5 years of the « anti-prostitution » law, who has really benifited from it ?
Protest on 13 avril 2021 in front of the National Assembly
What use is the law?
The government communicates on the “pathways out of prostitution” which would have “helped” 300 to 400 people over the past 5 years. The initial objective was however to help 500 to 1000 people per year. Making access to rights conditional on (among other things) the cessation of a legal and taxable activity is discriminatory and stigmatizing. Migrant sex workers, in order to hope for a hypothetical documentation, have to undergo the surveillance and control of departmental commissions with 20% refusals, risking being sent back to a detention center, in addition to a prior hierarchical and drastic sorting of their cases, which results in numerous refusals.
Approximately 5 million euros are spent each year to finance the “exit routes”, but only 600,000 euros are used to finance the AFIS, an allowance of 330 euros per month that does not allow for a decent living. Since the law, subsidies, approvals and “aid” are more and more conditioned to the “exit from prostitution” to the point that even in response to the health crisis, sex workers’ associations are discriminated against and/or excluded from aid schemes.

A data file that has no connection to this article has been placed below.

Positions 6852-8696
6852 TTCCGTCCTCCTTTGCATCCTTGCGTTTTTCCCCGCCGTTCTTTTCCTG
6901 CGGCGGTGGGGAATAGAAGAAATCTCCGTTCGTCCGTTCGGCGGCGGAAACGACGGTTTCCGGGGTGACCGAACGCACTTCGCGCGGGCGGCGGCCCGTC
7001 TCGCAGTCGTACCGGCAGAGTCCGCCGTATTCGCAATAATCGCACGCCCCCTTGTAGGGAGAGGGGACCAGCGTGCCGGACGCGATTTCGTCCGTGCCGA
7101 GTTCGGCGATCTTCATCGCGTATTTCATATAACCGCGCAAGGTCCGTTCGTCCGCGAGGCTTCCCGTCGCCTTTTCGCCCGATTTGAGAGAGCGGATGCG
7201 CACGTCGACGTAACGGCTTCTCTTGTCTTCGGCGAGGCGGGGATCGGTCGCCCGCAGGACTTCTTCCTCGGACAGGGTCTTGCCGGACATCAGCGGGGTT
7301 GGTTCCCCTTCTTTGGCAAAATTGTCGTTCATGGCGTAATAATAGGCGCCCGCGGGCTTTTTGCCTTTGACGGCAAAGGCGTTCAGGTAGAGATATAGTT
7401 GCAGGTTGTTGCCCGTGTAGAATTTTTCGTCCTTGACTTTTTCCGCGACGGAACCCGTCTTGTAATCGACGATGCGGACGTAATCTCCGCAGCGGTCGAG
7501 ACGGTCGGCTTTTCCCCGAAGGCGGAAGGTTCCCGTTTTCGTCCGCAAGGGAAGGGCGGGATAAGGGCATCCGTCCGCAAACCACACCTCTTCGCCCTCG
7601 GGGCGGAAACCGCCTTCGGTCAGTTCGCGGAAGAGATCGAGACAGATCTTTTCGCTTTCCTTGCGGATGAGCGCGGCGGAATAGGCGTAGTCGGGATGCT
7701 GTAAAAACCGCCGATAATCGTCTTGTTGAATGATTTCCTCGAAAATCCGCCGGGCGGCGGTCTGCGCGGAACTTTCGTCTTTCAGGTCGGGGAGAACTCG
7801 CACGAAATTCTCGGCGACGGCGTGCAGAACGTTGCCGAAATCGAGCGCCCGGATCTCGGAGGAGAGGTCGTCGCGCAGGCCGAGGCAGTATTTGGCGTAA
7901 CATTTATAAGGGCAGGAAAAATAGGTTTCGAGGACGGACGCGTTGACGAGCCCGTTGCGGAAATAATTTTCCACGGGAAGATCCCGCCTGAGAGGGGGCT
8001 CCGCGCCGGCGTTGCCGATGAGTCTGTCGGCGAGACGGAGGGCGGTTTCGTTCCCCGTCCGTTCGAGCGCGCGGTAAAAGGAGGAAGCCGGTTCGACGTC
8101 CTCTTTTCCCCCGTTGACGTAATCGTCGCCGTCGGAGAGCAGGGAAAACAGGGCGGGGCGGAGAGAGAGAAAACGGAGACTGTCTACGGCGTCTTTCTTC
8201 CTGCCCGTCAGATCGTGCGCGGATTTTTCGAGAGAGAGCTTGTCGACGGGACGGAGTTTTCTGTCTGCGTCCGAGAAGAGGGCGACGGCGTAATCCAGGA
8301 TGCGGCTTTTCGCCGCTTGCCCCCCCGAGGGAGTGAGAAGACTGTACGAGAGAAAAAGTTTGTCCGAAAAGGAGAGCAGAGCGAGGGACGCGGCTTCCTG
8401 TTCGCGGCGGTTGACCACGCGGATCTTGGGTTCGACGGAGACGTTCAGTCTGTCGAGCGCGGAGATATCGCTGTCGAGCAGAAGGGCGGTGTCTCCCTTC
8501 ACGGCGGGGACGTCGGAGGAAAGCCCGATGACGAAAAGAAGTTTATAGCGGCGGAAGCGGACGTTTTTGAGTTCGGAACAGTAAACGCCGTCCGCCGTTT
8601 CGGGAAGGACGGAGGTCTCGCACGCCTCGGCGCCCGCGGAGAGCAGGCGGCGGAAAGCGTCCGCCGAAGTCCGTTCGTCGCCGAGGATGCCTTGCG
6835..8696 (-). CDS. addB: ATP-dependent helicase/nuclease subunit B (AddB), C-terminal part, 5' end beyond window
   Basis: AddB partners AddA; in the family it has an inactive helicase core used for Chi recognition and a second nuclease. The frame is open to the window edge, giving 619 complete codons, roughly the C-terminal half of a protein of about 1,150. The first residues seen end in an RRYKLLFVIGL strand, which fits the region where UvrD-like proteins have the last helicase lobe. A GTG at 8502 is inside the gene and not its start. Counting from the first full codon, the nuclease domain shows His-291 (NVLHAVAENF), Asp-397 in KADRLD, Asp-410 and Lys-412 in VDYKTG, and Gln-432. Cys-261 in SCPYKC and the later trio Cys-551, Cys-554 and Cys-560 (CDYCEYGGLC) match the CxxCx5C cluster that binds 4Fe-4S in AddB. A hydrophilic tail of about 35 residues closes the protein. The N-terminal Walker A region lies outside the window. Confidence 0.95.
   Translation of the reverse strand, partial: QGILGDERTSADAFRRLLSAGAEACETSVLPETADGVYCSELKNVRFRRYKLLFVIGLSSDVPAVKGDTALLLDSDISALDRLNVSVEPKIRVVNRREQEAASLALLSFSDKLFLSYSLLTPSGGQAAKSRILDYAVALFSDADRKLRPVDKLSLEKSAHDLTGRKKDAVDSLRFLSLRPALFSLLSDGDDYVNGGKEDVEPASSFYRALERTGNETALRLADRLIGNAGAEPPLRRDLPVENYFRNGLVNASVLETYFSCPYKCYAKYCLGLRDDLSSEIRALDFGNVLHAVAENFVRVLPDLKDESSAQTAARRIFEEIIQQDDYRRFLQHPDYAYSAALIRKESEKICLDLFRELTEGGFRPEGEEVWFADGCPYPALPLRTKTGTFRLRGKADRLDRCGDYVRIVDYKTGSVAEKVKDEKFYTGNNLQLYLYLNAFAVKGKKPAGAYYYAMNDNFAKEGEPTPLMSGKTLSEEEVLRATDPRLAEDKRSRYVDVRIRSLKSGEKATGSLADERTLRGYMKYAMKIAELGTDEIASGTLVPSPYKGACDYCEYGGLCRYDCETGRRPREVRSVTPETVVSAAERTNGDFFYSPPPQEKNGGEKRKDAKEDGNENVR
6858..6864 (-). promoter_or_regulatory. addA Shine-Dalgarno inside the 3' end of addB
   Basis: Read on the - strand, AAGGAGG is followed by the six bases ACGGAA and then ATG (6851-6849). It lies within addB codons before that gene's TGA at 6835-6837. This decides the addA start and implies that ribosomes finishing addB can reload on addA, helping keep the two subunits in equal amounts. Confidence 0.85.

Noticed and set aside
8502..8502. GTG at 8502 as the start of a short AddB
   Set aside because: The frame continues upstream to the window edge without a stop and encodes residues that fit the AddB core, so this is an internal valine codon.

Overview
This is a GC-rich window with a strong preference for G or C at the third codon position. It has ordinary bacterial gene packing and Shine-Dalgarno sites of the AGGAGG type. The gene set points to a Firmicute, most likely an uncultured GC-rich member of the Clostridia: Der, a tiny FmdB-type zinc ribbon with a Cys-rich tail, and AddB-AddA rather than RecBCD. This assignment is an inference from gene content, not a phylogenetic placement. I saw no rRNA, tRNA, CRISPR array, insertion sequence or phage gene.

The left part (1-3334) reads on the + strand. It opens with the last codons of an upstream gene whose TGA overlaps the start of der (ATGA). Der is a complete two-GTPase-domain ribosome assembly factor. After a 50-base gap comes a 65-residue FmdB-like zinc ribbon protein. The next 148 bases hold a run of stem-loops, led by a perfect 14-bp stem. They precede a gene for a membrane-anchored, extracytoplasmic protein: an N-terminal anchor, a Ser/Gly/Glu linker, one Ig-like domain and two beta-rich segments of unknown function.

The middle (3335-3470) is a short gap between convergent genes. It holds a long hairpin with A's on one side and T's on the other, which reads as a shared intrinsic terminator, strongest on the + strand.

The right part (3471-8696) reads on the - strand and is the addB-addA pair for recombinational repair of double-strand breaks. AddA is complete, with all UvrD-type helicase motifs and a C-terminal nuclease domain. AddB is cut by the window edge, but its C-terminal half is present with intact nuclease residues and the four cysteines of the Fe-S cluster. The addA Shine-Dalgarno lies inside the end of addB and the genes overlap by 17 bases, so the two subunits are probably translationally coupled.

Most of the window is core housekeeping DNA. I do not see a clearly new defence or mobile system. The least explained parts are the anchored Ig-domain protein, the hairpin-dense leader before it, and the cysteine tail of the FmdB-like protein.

Silence, we’re dying
The health crisis has revealed the major dysfunctions of a system that claims to protect us but that has reduced us to survival, to self-organize solidarity and to appeal to the generosity of the public for lack of an adequate response. We have never seen so many murders, suicides and deaths from poorly treated co-morbidities because of an overloaded health system and a lack of social protections and rights.
Exploitation of minors is at an all-time high, human trafficking is on the rise, violence is on the rise, precariousness is widespread, health is being sacrificed, sex work has not been abolished, it has just been made more dangerous to carry out in degraded conditions never seen before.
Our demands :
Complete decriminilization of sex work (municipal restrictions, penalization of clients, of mutual or third party aid)
Unconditioned documentation for migrant sex workers
Decent social assistance equivalent to existing minimum social benefits in force, including aid for housing and training without conditions (such as language, status, stopping sew work, etc)
Effective policies against trafficking, violence and exploitation that really protects the victims and are not diverted towards fighting sex work
Access to common law, including labor law (compensation, social protection, training, vacations, retirement, unemployment insurance, labor court, etc.)
An end to legal discrimination (banks, parenting, housing)
Meaningful participation of sex workers in all policies and programmes that affect them from design to implementation and evaluation